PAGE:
The exposition for Things Fall Apart is Achebe's description of the character, achievements, and background of Okonkwo and the ways in which he symbolizes the best and the worst of the society from which he comes.
The rising action tells the story of Okonkwo's guardianship of Ikemefuna, the way in which he is forced to kill the boy against his will, and the effect this has on him.
The climax comes when Okonkwo's gun explodes at Ezeudu's funeral, and he is exiled to Mbanta for accidentally killing Ezeudu's son.
The falling action is the longest section of the novel, as befits the title. It chronicles the steady decline of Umuofia and the increasing power of the white men who have arrived in the region. The local people, including Okonkwo's son Nwoye, begin to embrace Christianity. When Okonkwo returns from exile, he reacts with anger and violence, waging war against the white interlopers.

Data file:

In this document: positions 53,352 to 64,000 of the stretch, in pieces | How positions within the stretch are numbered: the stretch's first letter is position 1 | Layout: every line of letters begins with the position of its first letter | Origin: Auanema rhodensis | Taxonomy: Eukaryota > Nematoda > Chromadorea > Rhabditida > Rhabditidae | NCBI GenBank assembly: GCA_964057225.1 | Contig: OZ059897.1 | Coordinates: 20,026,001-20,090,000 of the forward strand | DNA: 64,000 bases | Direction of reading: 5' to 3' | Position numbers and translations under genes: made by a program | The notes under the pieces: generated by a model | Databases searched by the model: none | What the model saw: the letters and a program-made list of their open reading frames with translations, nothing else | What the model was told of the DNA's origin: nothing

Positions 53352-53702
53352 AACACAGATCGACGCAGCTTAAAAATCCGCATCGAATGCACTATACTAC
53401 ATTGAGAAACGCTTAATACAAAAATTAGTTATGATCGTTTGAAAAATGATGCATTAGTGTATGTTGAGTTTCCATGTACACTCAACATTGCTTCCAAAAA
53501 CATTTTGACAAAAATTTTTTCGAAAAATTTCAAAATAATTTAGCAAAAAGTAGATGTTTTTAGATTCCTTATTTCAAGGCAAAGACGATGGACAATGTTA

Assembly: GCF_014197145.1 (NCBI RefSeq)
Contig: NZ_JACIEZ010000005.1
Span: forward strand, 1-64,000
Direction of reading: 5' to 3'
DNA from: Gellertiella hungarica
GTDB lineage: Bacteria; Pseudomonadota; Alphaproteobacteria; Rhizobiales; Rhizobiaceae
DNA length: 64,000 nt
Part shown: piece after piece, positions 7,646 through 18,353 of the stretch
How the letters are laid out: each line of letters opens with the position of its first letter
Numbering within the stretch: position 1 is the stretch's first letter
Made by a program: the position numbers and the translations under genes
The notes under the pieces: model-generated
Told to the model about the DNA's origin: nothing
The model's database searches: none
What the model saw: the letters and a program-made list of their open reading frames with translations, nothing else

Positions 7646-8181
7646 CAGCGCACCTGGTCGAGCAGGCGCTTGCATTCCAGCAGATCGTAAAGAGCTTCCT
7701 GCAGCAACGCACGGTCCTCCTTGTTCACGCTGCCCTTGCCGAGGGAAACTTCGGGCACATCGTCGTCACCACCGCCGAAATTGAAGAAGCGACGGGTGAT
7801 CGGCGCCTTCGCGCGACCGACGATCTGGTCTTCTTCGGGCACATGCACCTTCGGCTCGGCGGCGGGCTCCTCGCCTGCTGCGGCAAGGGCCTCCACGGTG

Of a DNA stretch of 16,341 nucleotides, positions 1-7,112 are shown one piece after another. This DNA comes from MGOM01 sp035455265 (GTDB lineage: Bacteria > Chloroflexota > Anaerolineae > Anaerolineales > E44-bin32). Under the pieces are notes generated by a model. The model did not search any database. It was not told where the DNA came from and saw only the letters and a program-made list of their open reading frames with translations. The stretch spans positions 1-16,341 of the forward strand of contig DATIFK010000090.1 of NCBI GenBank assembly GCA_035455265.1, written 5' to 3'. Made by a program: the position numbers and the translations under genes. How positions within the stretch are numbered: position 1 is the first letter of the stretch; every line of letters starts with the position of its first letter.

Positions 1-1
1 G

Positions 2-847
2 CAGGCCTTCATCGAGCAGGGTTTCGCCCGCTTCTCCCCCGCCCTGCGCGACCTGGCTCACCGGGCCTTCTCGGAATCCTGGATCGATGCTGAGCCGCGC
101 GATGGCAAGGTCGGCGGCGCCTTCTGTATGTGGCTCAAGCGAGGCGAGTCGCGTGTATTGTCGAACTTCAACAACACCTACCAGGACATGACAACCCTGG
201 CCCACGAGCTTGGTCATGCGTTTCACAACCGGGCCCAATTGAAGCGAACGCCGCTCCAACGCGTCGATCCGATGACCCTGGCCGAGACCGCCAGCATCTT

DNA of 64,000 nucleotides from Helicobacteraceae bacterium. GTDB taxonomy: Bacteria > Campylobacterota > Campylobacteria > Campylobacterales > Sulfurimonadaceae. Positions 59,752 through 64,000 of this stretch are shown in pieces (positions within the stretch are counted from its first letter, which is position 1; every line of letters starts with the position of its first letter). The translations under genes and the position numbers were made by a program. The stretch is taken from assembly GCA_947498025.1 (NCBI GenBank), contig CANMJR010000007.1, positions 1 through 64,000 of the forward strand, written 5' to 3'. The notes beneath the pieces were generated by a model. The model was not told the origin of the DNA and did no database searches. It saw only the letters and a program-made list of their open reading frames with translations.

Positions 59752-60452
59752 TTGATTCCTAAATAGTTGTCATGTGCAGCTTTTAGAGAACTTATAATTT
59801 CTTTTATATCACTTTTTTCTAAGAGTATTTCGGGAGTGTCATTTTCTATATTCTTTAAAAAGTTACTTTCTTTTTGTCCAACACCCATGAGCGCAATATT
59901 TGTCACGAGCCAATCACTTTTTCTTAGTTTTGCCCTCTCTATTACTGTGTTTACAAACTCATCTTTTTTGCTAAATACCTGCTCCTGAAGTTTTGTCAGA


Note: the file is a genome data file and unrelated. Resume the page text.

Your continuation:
The resolution comes when the district commissioner discovers that Okonkwo has hanged himself to avoid the indignity of a trial. He muses on this incident, which he does not understand, and resolves to record it in a book he intends to write.